Even if we can’t agree on the right answer, the more information we can give students, the more skills we can give them to think through these wicked problems which are not easy to solve. That’s why the introductory, environmental nexus course was created which was based on the four pillars of Climate, Food, Water, and Biodiversity. We had to make sure in the Environmental Studies program that there were upper-level courses to build upon the themes that were being introduced in the foundational courses. And so that’s how my course arose, and then there are other courses such as history and literature courses that deal with farming, diets, and self-worth. We’re trying to think about putting together a food certificate program that would bring these together going forward.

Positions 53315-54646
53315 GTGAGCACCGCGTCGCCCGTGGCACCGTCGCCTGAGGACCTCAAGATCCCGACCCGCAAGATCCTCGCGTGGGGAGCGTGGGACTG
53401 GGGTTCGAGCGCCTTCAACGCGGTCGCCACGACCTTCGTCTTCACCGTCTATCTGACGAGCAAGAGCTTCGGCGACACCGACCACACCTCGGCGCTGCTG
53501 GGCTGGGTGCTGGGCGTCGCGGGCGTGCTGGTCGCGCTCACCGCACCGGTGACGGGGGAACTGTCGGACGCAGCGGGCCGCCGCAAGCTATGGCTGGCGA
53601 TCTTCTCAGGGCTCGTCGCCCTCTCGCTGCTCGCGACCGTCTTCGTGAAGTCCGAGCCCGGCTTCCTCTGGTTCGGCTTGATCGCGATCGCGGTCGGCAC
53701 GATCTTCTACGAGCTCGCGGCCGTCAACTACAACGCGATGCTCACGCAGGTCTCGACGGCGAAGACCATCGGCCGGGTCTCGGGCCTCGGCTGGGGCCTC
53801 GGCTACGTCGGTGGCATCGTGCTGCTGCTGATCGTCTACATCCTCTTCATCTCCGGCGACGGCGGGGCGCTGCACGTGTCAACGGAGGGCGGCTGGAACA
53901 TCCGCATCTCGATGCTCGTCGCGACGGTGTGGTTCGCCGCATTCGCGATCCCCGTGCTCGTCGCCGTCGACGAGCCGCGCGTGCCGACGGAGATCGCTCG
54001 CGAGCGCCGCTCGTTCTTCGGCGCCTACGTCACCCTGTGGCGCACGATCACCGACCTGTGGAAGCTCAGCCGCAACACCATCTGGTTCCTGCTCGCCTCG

Q: How is the work that you are doing related to environmental justice?

A: The justice implications are very real. Organic produce is much more expensive. If I go to the supermarket, I can get an ear of sweet corn for 30 or 50 cents depending on whether it’s on sale. If I go to an organic farm or a farmers market, that same ear of corn is going to cost me 75 cents or even $1, and that’s much more expensive. If you’re limited on money and you want to eat natural foods you’re going to go buy food at the grocery store and not at the organic farm. And there may be pesticides on that food. Are you washing it carefully enough? If not, then you’re ingesting chemicals that will impact your health. The organic farmer would have grown it without chemicals or a different set of chemicals that are deemed to be safer for you than the ones they use in industrial agriculture. So right away, the limits in your income and the ability to get out to a community-sponsored agriculture location are very, very different.